Photo of Bill Grant Bill Grant Conservative, Ayr, Carrick and Cumnock

Q This question is for Elaine. You will notice from my accent that I am a west coaster. I am of an age where I have seen the demise of the fleets running from Stranraer way up through to Oban, and I would love to see that return. Do you think this Bill and other changes to the CFP, or the absence of the CFP, will give us an opportunity? Should we have better training to make that industry more skilled than people perceive it to be? Should we have courses to encourage young men and women to go to sea and secure the fish that we have in relative abundance?

Elaine Whyte:

Yes, absolutely. There is a generational issue. We have missed a generation, but we can catch up. We should have young men coming out of places such as Glasgow, where there is a port 30 minutes away, and thinking, “Actually, I could go to sea.” That is something that we have to be proactive on with Government. But I think we need to look at what has gone wrong. We can look at somewhere such as Stornoway. Pre-1974, it was landing more than 85% of fin fish; it is now landing 1% of fin fish. That possibly has something to do with the EU; it possibly has something to do with domestic allocations as well, so we have to look at it in a holistic way and try to give men, and women, a reason to want to go into the job. Nobody wants to tail prawns on minimum wage forever; people want the opportunity to have their own boat and to progress.

Photo of Bill Grant Bill Grant Conservative, Ayr, Carrick and Cumnock

Q We should make the conditions and the financial rewards better and we could grow the industry in due course.

Elaine Whyte:

Absolutely.

Dr Amy Pryor:

I absolutely agree. The only thing I would add is that I think this is an opportunity to think about a more integrated approach to the way we do our training. I am talking about cross-sectoral training schemes and apprenticeships not only to spread the skills and highlight the fact that you can have multiple transferable skills, but to build relationships across sectors. We can build those better relationships between the different coastal sectors. To back that up, Sir John Armitt recommended this, as part of the Thames growth commission, as a way forward, because we are lacking skills in all our coastal and estuarine areas.

Photo of Owen Smith Owen Smith Labour, Pontypridd

Q We heard earlier from one of the big shellfish companies and we asked it about the impact of tariffs—potentially, 8% tariffs on shellfish. How would that impact on smaller producers?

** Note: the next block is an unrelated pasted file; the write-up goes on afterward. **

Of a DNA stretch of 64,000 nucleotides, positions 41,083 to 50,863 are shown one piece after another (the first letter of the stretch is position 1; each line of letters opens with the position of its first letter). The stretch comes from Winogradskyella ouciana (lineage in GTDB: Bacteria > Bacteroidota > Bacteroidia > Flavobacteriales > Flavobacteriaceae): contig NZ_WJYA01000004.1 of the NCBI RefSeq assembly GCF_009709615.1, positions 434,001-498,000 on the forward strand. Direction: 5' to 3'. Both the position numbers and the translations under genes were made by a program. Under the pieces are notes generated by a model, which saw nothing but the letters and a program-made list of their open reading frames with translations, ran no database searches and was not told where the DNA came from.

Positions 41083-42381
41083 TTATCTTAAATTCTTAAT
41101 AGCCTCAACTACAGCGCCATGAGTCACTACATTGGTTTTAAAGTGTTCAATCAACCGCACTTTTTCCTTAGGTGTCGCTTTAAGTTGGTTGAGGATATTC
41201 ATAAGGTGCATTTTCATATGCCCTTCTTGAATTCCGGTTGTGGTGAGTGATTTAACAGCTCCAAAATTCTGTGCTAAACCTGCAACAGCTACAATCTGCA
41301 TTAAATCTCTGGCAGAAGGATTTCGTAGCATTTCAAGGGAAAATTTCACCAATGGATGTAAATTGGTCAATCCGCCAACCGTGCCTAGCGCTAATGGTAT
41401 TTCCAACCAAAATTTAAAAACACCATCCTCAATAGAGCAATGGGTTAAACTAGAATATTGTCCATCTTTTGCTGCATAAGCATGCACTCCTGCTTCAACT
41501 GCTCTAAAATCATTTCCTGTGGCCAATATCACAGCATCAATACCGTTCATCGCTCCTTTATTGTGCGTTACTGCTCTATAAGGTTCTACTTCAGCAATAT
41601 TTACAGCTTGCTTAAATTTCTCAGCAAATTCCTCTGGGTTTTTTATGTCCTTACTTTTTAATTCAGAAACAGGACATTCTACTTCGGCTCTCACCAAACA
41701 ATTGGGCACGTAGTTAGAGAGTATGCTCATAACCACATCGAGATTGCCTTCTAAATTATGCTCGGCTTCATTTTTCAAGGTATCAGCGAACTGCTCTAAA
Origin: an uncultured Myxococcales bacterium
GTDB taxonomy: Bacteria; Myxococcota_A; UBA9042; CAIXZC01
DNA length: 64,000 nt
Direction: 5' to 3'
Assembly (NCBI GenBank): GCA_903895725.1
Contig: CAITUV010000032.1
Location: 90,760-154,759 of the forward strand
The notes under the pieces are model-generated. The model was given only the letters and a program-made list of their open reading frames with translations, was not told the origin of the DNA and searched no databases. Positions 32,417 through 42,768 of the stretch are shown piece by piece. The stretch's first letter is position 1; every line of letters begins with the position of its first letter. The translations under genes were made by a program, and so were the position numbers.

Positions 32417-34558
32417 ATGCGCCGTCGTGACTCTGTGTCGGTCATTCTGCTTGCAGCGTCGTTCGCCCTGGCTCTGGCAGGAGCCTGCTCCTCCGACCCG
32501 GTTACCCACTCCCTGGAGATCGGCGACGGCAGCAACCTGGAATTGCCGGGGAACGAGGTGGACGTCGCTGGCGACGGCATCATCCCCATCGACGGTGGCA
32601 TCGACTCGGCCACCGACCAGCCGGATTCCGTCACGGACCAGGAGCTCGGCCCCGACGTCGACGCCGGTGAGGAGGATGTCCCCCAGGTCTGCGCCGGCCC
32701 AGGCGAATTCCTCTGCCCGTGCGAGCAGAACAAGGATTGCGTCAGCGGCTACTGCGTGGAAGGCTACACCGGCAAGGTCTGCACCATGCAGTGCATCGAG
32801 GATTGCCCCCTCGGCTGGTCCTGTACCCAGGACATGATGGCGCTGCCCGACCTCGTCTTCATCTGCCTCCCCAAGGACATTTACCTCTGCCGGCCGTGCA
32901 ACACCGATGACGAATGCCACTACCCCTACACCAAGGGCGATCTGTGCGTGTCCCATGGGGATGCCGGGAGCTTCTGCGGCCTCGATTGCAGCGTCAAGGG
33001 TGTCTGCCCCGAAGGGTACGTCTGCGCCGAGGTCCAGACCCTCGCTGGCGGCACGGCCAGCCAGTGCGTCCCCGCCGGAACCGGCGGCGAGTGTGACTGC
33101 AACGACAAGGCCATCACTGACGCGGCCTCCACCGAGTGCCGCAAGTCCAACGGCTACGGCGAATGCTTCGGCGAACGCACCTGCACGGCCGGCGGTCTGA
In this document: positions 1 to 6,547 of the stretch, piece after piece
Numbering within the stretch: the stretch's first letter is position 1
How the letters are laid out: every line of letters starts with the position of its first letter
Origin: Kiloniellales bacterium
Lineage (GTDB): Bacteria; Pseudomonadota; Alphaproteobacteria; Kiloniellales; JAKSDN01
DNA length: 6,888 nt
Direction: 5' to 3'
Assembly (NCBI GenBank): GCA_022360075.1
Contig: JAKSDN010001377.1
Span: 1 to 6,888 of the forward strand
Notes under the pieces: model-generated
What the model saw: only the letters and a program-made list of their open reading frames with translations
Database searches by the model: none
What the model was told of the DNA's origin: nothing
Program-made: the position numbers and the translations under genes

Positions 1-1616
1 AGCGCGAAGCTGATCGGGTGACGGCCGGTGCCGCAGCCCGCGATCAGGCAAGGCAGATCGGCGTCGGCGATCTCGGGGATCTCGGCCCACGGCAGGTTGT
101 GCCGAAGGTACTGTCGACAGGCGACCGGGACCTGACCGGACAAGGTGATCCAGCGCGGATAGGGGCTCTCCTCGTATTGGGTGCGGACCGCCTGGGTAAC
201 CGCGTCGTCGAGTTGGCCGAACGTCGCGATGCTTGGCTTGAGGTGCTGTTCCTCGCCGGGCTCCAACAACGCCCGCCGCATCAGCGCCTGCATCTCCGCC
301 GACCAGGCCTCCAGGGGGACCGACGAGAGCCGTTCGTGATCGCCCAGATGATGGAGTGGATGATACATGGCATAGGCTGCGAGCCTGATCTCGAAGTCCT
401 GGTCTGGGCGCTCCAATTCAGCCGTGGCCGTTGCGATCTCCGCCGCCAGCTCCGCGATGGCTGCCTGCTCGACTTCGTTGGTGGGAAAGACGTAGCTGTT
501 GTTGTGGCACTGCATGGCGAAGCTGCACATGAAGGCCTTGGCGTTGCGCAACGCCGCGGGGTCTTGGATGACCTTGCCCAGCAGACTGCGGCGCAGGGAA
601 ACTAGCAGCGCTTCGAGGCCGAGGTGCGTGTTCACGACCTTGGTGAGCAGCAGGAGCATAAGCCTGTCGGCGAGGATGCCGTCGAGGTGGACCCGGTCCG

Elaine Whyte:

We are extremely worried about that and always have been. And apart from the tariffs, we are extremely concerned about disruption and action, possibly, by French and continental fishermen, who might not be too happy about us getting access. That could be just as big a problem as the tariffs, to be honest, so yes, we are very concerned.

Photo of Owen Smith Owen Smith Labour, Pontypridd

Q This is an enabling Bill, but what degree of certainty do you feel about what fishing is going to look like in Great Britain in the years to come as a result of the Bill? Are you confident?

Elaine Whyte:

I heard a comment yesterday, I think, or the day before about how the market will take care of fishing. I do not think that is fair. I think that we have to try to support our industry, to get the best of national benefit for our fishermen. I am confident that we could have a better future, but it depends on a lot of things. We are not quite clear when we are coming out. We are not quite clear what this financial framework means, across all the sectors, for the UK. And what does that mean? Does it mean that every year that we are negotiating a deal with the EU we could barter fishing rights away for another sector? Those things are still a concern for us.

Photo of George Eustice George Eustice The Minister of State, Department for Environment, Food and Rural Affairs

Q I want to come back to something that Elaine Whyte said earlier about the concern that there might be different rules for different parts of the fleet, with Northern Ireland having access to west of Scotland waters, for instance. Could you explain a bit more what your concern is? Obviously, the Bill is trying to resolve quite a difficult tension, which is that fisheries is a devolved matter, yet it is also highly affected by international negotiations, which are reserved. The way it does that is by giving each Administration the ability, through clause 10, to have licence conditions, but then separate to that, in clause 31 and schedule 6, it gives the Administrations the ability to set their own technical conservation measures, so if they wanted to have a closure, for instance, that would apply to everyone, whether or not it was on the vessel licence. There are two means of doing it, and I think the Bill squares that rather difficult circle through that means.

Elaine Whyte:

It potentially does, but it does not square the tariff issue, so that is something that we would still have a concern about. Some of our members have mentioned the issue of nomadic rights, and of course we understand that, but we always think that there should be some link to the coastal communities around about. They should not be disadvantaged by lack of access to their own stocks, in a sense, as well. That is important to us domestically as well as between different countries and the UK.

Photo of Brendan O'Hara Brendan O'Hara Shadow SNP Spokesperson (Inclusive Society)

Q Mr Grant said, and I think we would all agree, that we hope to see young men and women from throughout Scotland going into a revived indigenous fishing industry, but we need to have an industry there for them to go into. How do we bridge that gap? Who will crew the boats and the fish processing plants while we wait for that throughput? Given the geography of the west of Scotland in particular, the inshore fishing fleet is now at a critical point, is it not?

Elaine Whyte: